To help educate more young women about the opportunities in the field of cybersecurity, Governor Janet Mills, the Maine Office of Information Technology, and the Maine Department of Education are promoting ‘GirlsGoCyberStart’, an exciting national program that uses online games of discovery to introduce high school girls to the field.
“Cybersecurity is a growing and critical field. It is more important than ever before to train skilled experts in Maine and across the nation to defend our national and financial security,” said Governor Janet Mills. “This program will help young women pursue the education and training they need for lifelong careers and leadership positions in cybersecurity.”
According to the U.S. Bureau of Labor Statistics, employment of information security analysts is projected to grow 28 percent from 2016 to 2026, much faster than the average for all occupations. Demand for information security analysts is expected to be very high, as these analysts will be needed to create innovative solutions to prevent hackers from stealing critical information or causing problems for computer networks.
“This is a wonderful opportunity for Maine students to showcase the incredible skills and talent they have acquired from the many computer science initiatives, programs, and curricula happening in schools throughout Maine,” said Maine Education Commissioner A. Pender Makin.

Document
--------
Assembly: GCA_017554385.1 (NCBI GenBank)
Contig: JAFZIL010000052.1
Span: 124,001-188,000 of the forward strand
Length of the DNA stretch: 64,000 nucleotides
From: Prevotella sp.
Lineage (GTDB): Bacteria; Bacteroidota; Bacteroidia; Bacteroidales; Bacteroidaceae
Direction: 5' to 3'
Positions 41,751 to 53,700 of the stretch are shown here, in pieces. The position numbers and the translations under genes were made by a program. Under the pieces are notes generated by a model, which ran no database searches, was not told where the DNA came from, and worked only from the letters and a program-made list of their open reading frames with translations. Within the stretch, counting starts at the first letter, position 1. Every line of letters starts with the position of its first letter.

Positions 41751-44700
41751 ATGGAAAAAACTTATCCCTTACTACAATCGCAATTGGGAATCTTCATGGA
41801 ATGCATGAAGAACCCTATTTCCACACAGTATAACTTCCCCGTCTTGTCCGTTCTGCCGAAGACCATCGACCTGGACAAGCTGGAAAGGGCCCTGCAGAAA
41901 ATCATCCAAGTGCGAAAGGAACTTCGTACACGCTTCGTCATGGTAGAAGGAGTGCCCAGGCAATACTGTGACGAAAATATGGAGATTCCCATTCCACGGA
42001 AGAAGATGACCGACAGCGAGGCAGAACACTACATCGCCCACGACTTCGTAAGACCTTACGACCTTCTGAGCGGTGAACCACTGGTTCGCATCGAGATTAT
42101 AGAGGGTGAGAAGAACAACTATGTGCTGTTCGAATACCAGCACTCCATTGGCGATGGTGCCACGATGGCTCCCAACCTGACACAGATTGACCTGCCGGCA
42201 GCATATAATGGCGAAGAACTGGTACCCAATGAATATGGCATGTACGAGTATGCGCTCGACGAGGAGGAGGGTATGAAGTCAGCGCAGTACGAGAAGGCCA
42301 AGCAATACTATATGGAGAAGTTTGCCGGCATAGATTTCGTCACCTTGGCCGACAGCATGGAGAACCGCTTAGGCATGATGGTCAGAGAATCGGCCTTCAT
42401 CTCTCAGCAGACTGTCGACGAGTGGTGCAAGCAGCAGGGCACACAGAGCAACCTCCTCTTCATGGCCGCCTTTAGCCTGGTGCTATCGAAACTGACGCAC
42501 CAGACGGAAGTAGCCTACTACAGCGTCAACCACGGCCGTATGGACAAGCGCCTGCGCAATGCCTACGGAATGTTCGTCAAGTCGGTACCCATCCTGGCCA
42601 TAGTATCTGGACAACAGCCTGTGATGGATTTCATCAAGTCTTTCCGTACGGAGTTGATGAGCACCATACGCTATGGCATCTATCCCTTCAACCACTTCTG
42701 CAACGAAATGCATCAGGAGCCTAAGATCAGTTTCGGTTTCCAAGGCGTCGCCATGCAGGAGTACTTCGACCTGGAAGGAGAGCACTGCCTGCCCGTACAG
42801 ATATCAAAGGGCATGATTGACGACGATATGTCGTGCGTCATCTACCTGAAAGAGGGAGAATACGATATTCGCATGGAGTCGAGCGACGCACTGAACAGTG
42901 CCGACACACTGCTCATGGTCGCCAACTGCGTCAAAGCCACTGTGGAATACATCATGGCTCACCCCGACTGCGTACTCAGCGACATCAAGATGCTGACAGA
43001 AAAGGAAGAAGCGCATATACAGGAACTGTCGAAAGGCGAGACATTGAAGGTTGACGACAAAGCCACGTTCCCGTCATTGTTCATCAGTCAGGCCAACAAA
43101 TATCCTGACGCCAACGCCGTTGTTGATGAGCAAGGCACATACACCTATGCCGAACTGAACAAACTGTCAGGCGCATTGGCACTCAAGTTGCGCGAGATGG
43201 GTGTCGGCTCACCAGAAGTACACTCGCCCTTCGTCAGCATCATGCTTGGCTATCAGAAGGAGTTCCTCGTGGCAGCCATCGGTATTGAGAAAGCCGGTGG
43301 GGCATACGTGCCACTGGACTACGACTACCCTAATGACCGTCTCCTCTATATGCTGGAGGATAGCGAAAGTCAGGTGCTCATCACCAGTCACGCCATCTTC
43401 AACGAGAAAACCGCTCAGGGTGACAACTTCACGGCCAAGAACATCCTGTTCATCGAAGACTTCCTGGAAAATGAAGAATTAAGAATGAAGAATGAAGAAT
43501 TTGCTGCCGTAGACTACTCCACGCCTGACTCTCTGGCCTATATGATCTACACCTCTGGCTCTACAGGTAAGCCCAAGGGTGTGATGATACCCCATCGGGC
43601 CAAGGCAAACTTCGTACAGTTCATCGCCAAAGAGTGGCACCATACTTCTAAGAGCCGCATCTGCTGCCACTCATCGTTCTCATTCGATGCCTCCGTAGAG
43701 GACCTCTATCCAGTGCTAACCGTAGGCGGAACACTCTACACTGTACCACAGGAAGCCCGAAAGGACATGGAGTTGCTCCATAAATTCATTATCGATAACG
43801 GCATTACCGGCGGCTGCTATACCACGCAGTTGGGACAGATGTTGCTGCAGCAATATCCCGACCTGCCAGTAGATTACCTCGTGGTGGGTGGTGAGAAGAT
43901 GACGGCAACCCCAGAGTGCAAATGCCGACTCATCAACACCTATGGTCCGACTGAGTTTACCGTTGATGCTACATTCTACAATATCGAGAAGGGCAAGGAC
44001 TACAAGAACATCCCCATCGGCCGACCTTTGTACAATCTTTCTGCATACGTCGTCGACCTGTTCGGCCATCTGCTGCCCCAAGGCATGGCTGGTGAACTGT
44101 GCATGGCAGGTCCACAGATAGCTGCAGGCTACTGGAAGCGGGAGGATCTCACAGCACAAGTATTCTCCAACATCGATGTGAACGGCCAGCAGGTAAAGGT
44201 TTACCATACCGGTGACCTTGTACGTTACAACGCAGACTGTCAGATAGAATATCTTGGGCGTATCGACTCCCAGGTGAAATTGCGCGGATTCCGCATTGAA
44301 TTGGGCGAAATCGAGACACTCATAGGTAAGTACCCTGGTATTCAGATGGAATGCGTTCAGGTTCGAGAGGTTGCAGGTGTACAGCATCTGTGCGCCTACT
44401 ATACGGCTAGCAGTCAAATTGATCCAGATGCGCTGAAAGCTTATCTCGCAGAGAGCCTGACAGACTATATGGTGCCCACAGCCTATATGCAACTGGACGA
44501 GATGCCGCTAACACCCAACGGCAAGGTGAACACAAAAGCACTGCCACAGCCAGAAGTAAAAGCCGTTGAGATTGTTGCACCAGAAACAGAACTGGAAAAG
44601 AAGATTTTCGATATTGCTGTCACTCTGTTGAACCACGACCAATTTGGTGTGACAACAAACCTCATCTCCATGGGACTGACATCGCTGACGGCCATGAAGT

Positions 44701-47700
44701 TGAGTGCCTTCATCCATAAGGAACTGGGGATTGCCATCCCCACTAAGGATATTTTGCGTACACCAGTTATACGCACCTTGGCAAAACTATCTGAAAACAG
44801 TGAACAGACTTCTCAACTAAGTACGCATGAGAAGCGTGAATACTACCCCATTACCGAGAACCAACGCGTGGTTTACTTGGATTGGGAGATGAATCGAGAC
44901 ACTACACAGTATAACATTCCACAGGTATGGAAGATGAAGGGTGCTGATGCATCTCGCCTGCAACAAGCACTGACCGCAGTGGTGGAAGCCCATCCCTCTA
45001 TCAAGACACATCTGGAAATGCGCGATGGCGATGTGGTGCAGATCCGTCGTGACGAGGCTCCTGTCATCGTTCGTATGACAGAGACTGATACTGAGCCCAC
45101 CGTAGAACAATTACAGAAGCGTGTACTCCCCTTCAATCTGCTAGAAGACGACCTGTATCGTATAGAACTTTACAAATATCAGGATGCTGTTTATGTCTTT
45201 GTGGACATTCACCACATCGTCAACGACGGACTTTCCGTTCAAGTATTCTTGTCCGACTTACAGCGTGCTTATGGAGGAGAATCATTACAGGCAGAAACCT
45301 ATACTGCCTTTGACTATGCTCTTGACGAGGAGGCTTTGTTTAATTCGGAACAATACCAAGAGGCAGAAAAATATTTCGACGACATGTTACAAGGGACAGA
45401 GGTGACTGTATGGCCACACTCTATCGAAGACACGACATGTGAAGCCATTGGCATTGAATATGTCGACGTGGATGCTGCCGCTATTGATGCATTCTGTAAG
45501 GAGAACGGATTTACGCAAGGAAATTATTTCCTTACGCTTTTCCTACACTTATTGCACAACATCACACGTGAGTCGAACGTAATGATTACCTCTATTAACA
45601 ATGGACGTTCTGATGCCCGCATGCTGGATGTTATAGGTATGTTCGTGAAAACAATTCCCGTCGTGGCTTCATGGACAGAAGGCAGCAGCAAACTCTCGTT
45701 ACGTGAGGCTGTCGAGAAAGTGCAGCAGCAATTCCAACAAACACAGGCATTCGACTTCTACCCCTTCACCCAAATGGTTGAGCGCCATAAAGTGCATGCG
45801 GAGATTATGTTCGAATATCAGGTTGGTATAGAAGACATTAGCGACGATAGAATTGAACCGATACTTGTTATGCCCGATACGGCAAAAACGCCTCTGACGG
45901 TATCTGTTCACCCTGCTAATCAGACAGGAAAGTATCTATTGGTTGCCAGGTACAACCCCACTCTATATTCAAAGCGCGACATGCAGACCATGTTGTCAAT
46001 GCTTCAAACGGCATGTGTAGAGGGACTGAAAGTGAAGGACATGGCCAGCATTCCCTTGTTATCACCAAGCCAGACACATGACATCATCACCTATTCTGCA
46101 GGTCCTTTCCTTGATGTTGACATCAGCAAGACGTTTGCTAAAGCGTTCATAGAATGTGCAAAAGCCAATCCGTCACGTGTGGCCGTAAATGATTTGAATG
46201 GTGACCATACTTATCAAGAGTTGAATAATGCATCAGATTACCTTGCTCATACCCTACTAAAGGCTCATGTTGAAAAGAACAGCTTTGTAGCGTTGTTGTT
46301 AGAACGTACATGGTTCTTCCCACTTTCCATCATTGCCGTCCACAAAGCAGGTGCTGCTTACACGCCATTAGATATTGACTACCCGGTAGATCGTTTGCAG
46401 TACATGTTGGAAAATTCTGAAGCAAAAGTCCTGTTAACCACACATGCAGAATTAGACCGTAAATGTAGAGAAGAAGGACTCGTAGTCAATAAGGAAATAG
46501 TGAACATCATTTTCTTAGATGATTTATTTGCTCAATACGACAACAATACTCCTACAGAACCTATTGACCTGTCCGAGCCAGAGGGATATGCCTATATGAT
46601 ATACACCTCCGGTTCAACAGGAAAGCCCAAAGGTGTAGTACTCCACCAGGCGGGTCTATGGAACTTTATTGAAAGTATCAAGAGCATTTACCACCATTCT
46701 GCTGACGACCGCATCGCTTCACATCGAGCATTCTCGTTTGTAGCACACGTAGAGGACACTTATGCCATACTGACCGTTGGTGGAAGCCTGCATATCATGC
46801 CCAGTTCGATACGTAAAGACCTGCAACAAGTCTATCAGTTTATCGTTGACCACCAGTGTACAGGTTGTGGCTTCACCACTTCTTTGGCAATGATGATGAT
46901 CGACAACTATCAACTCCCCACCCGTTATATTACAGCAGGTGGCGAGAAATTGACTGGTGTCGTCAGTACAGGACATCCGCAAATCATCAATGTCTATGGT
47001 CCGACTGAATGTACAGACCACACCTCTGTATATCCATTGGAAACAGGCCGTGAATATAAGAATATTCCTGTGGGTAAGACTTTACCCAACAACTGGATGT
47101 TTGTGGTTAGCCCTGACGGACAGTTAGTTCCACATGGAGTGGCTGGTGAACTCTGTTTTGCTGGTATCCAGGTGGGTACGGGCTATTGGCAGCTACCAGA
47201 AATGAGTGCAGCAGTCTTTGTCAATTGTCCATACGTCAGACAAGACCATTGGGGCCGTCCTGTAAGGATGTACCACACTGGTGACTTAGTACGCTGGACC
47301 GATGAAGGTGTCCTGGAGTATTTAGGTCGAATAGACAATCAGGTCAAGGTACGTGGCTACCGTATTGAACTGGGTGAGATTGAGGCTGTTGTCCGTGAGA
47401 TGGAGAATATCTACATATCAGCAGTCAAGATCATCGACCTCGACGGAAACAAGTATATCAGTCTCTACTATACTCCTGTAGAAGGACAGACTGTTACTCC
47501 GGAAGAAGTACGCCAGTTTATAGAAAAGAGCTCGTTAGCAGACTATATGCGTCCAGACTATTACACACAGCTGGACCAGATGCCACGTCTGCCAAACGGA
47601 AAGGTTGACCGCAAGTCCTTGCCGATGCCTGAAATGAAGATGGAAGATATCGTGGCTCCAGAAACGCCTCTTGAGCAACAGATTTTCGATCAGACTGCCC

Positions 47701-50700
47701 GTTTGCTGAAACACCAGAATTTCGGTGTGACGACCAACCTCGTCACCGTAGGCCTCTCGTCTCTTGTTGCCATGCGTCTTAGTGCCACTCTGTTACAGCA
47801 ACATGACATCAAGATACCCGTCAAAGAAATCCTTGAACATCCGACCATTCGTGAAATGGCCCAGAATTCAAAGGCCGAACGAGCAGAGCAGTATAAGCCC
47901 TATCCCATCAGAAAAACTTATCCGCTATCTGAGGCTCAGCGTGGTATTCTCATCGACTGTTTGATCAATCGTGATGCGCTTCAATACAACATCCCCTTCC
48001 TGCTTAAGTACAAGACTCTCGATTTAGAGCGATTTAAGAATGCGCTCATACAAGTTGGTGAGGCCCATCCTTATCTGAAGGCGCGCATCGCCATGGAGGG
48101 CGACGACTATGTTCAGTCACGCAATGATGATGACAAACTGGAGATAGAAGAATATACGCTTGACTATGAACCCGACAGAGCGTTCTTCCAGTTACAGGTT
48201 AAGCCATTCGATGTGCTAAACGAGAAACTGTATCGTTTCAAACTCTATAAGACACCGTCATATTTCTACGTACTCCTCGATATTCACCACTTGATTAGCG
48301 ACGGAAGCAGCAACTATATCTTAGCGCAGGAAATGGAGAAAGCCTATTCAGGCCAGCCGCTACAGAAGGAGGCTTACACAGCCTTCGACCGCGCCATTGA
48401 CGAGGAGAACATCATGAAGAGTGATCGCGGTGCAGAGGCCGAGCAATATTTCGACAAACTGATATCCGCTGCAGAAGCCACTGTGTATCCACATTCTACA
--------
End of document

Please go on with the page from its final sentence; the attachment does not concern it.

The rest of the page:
CyberStart was created by the SANS Institute and was first piloted to youth in the summer of 2017. The program enabled 3,500 students nation-wide to discover and demonstrate their aptitude for cybersecurity, yet only five percent of the students who participated were young women. The results of the pilot sparked the GirlsGoCyberStart program, specifically designed to interest young women in grades 9, 10, 11 and 12.
This will be Maine’s second year participating in the GirlsGoCyberStart. Last year, nearly two hundred students from all over Maine participated in the event and placed in the top 100 of all participating state teams.
“We are excited to join this wonderful opportunity to expand our talent pipeline by engaging young people interested in learning more about cybersecurity and directing them to the appropriate training and career coaching,” said Ande Smith, acting Chief Information Officer for the Office of Information Technology.
Maine students who participate in GirlsGoCyberStart will be doing so alongside students from Arkansas, California, Colorado, Connecticut, Delaware, Georgia, Hawaii, Indiana, Iowa, Michigan, Mississippi, Montana, Nevada, New Jersey, North Carolina, North Dakota, Pennsylvania, Rhode Island, Tennessee, Texas, Vermont, Virginia West Virginia, and Wyoming.
Participating students do not need prior cybersecurity knowledge or programming experience. All that is required is a computer and an internet connection. Young women in high school who excel in the GirlsGoCyberStart game will have the opportunity to win scholarships and other prizes. The website for registration opens on February 18, 2019. More information about the program and eligibility can be found at CyberStartUS.
For more information about Maine’s participation in the program, contact Dr. Kelly Samson-Rickert, Director of Workforce Innovations for the Maine Office of Information Technology at Kelly.Rickert@maine.gov or 207-624-9965.